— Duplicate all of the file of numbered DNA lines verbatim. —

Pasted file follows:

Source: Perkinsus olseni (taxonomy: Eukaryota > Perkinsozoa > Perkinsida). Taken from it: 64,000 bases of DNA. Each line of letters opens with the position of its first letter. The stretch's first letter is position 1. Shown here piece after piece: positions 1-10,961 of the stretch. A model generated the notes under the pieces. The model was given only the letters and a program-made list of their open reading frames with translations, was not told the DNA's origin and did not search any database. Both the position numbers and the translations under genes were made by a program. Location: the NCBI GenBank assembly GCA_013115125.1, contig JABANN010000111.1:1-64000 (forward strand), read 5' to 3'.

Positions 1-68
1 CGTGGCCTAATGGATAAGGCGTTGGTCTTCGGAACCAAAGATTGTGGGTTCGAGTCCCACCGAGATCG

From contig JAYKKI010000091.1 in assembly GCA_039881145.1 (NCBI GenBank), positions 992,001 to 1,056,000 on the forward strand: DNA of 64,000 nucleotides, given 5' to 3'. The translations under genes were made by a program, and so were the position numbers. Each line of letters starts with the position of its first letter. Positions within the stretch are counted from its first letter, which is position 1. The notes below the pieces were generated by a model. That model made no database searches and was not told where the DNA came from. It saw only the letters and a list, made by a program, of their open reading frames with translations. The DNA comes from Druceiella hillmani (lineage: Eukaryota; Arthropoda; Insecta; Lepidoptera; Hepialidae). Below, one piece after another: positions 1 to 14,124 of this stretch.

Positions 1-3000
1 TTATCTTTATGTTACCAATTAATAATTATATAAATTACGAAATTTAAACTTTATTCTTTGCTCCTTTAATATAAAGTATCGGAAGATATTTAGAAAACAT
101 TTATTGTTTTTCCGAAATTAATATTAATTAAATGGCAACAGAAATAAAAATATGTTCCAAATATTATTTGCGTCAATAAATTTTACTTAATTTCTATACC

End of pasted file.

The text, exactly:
Source: Perkinsus olseni (taxonomy: Eukaryota > Perkinsozoa > Perkinsida). Taken from it: 64,000 bases of DNA. Each line of letters opens with the position of its first letter. The stretch's first letter is position 1. Shown here piece after piece: positions 1-10,961 of the stretch. A model generated the notes under the pieces. The model was given only the letters and a program-made list of their open reading frames with translations, was not told the DNA's origin and did not search any database. Both the position numbers and the translations under genes were made by a program. Location: the NCBI GenBank assembly GCA_013115125.1, contig JABANN010000111.1:1-64000 (forward strand), read 5' to 3'.

Positions 1-68
1 CGTGGCCTAATGGATAAGGCGTTGGTCTTCGGAACCAAAGATTGTGGGTTCGAGTCCCACCGAGATCG

From contig JAYKKI010000091.1 in assembly GCA_039881145.1 (NCBI GenBank), positions 992,001 to 1,056,000 on the forward strand: DNA of 64,000 nucleotides, given 5' to 3'. The translations under genes were made by a program, and so were the position numbers. Each line of letters starts with the position of its first letter. Positions within the stretch are counted from its first letter, which is position 1. The notes below the pieces were generated by a model. That model made no database searches and was not told where the DNA came from. It saw only the letters and a list, made by a program, of their open reading frames with translations. The DNA comes from Druceiella hillmani (lineage: Eukaryota; Arthropoda; Insecta; Lepidoptera; Hepialidae). Below, one piece after another: positions 1 to 14,124 of this stretch.

Positions 1-3000
1 TTATCTTTATGTTACCAATTAATAATTATATAAATTACGAAATTTAAACTTTATTCTTTGCTCCTTTAATATAAAGTATCGGAAGATATTTAGAAAACAT
101 TTATTGTTTTTCCGAAATTAATATTAATTAAATGGCAACAGAAATAAAAATATGTTCCAAATATTATTTGCGTCAATAAATTTTACTTAATTTCTATACC